Wednesday, September 9, 2009

The first thing that comes to mind

The first thing that comes to mind about the class of Sept. 10th is the request that there be a creative component to our writing. This always frees me to speak freely and speaks to me of one who honors my uniqueness and personhood. This of course is what I am in school to learn and my interest has been stirred. In this blog it is my intention to share what jumped out at me rather than an overview of the whole class. The first was an answer to the question, “What is an addiction?” tied into where addiction starts and the sad truth about who gets treatment.
Twice in this class the word spiritual was used. Once when asked what an addiction was, one student answered, “A spiritual disease that someone can’t change”. The next was in a very neat picture of the four areas that addiction affects, one being spiritual and the others physical, emotional and mental. Here the attention was centered on the physical where the medical model suggests that addiction happens in the physical and affects all the others. And the sad part is the place of money in treatment focus and who gets help. Since treatment centers get funded because addiction is viewed as a disease and insurance companies are required to pay them, I suspect that they will be supporting the medical model more than the AA spiritual one. We also heard that acceptance into a treatment center is driven by funding from the government, which requires that over 80% of those entering treatment complete the program. I have been disillusioned but not discouraged. I have no doubt that there is a spiritual power within each of us that vitalizes, heals, and supports growth.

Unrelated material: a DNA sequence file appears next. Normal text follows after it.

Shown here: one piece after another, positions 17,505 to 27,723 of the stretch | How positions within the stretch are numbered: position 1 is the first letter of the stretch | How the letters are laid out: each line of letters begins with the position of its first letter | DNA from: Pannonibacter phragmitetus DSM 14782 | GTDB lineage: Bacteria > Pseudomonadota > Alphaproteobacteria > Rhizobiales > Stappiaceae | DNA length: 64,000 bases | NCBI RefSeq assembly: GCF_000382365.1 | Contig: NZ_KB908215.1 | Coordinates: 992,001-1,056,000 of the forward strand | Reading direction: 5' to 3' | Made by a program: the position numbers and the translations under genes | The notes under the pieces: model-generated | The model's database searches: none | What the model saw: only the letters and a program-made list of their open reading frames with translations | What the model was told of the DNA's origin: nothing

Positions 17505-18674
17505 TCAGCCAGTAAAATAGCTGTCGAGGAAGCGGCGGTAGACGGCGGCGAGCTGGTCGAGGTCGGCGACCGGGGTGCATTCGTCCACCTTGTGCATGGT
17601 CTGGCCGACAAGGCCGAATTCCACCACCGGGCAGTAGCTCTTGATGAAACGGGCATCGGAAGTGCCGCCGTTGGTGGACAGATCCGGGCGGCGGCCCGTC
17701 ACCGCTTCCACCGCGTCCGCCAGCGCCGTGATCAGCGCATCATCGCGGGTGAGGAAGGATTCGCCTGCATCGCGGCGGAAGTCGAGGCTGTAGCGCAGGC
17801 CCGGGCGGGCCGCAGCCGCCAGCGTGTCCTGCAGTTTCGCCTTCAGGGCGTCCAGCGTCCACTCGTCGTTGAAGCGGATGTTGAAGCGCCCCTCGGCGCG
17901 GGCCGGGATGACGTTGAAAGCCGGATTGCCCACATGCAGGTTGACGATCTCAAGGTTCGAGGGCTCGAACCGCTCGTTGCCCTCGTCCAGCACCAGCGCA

A friend of mine on his 50 plus birthday (he didn’t give up his age) said, “Aging is great. We just keep getting smarter. We can’t help it.” That is the spiritual element spontaneously happening in our lives. Still, as dual diagnosis was mentioned in the class I must say that our medical profession has made recovery possible for those who would not have a chance without a prescription. In the end I felt great relief to hear that our professor believed in a holistic model including, spiritual, mental, physical, and emotional healing. We could argue in which order these come in importance, but I prefer to agree with this holistic approach with the client steering what comes first for them.